Story by: Albert Corvera
May 6, 2009 – Though many feel Chicago architect Daniel Burnham should have more recognition for his urban planning on the city, some oppose the site where the city plans to commemorate him.
The vast and beautiful parks on the brim of the city’s lakefront, as Burnham once said, “belong to the people.” The city already has two ventures dedicated to Burnham, Burnham Harbor and Burnham Park, both overlooking the lakefront. Now the city is deciding whether to create another entity for the late urban planning genius - a memorial on the north lawn of the Field Museum.
Bob O’Neill, president of the Grant Park Conservancy, admires the idea of having a memorial for Burnham, but is skeptical about the proposed location.
With the city planning the memorial on the great lawn, it may violate Burnham’s vision of Chicago. The more structures there are overlooking the lakefront, the less open space there is for people to enjoy; something Burnham wanted for the people of Chicago.
“I think there would be a better location for it,” O’Neill said. “I know there are a lot of different organizations that want it there.”
The Great Lawn of the Field Museum is wide open, and some people in the city have pushed to get some sort of attraction there for the area. But O’Neill finds that the Burnham memorial would be beneficial elsewhere in the city. The south end of the lakefront, near 31St Street, in his mind, is the best possible location, he said.
“The north lakefront has so much more attractions and traffic and heavily utilized, while the south end of the lakefront really has none,” O’Neill said. “Bringing the memorial there would be better so the south end of the lakefront would have additional people and attractions.”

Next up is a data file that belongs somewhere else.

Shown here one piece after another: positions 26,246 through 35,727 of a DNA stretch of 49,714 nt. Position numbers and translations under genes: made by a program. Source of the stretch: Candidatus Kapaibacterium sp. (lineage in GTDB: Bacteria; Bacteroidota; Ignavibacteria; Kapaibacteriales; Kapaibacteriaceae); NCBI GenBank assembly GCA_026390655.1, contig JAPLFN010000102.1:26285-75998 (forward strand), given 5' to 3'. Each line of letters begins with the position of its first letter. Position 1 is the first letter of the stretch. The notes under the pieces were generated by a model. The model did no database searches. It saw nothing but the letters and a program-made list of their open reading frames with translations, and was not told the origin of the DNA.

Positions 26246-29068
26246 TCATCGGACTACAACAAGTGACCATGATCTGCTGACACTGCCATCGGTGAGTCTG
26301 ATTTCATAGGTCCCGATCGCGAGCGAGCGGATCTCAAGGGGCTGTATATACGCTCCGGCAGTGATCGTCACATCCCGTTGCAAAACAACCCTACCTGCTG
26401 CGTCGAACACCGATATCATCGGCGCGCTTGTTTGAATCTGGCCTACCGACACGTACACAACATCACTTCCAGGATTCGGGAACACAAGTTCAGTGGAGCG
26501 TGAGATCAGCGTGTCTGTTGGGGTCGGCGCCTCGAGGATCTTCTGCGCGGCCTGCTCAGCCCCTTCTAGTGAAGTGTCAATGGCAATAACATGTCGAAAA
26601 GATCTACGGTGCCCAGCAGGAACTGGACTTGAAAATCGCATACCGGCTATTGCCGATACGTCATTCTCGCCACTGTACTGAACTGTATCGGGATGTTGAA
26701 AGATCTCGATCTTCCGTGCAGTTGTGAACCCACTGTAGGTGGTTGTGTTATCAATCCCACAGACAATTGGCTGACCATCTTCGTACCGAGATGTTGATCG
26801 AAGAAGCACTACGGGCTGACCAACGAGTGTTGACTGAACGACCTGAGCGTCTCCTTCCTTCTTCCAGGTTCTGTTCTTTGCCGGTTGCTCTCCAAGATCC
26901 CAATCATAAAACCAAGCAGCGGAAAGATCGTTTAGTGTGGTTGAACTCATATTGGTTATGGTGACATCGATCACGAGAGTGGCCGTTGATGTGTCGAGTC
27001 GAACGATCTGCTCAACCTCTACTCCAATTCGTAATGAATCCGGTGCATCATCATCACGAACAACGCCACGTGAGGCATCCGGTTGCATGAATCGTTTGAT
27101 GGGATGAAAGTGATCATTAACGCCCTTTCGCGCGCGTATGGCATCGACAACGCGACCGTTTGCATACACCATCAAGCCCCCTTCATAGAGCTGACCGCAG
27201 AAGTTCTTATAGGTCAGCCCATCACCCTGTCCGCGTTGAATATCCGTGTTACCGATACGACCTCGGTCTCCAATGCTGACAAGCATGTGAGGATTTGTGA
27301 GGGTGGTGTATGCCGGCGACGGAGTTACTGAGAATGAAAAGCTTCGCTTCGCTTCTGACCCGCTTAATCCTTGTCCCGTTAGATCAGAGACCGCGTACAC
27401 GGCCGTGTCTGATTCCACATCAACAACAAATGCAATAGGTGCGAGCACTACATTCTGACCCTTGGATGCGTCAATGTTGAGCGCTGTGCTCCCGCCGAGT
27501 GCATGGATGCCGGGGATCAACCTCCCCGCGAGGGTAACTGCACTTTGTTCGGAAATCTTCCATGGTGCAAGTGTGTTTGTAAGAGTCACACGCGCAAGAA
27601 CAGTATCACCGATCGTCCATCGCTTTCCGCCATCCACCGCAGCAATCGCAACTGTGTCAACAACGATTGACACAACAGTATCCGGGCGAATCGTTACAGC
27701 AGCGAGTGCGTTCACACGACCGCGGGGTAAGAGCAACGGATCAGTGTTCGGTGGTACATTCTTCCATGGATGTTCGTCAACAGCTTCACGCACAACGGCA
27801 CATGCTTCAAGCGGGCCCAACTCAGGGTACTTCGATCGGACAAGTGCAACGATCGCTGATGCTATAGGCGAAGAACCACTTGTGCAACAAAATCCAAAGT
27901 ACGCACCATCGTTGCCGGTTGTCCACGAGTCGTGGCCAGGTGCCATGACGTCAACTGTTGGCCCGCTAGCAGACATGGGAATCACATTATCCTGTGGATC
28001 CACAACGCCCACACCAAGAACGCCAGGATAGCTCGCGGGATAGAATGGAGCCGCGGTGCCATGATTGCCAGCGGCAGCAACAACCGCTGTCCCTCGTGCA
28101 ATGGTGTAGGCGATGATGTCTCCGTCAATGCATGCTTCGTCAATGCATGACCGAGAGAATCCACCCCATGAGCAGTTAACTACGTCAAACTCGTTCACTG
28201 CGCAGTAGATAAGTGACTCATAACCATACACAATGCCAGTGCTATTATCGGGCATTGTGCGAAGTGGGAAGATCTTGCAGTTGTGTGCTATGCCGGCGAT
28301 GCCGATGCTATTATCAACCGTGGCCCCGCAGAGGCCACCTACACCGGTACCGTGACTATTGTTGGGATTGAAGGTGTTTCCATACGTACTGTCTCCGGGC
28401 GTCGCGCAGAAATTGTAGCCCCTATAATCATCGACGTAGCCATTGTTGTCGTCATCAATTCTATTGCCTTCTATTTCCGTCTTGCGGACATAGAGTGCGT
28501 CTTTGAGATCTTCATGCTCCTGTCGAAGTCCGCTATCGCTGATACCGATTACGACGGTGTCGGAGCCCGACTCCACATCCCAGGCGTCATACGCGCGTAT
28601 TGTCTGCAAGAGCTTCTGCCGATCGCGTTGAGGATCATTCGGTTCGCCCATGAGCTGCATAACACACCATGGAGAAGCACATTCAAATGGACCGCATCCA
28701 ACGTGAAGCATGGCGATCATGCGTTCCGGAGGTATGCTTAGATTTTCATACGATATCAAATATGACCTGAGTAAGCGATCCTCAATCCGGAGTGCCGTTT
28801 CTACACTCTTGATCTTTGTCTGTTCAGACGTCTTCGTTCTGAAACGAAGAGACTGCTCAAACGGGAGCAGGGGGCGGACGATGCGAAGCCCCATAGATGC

The Richard H. Driehaus Foundation is behind the memorial to honor the architect in the centennial year of his urban plan for Chicago. The foundation is putting up close to $150,000 for a contest winner to design the memorial and other funding.
Chicago Park District spokeswoman Jessica Faulkner said that the park district does not back the proposed location of the memorial and that public meetings could determine whether or not the memorial would be on the Great Lawn of the museum.
Friends of the Parks President Erma Tranter said that there probably would not be much of a problem with having the memorial there, explaining that a landscape is being built and not a building.
“We oppose having buildings built above ground at Grant Park, such as the Children’s Museum,” she said. “But it’s just a landscape.”
Burnham was considered to be Chicago’s architectural genius that designed the city after the Great Chicago Fire of 1871. It was his exposition during the 1893 World’s Fair in Chicago that gained him great recognition. His outright goal was to make the city like the next Rome.
O’Neill believes that the memorial is a great idea to honor Burnham in the centennial. But it’s really just about where he should be honored. And the lawn of the Field Museum is not one of them, he said.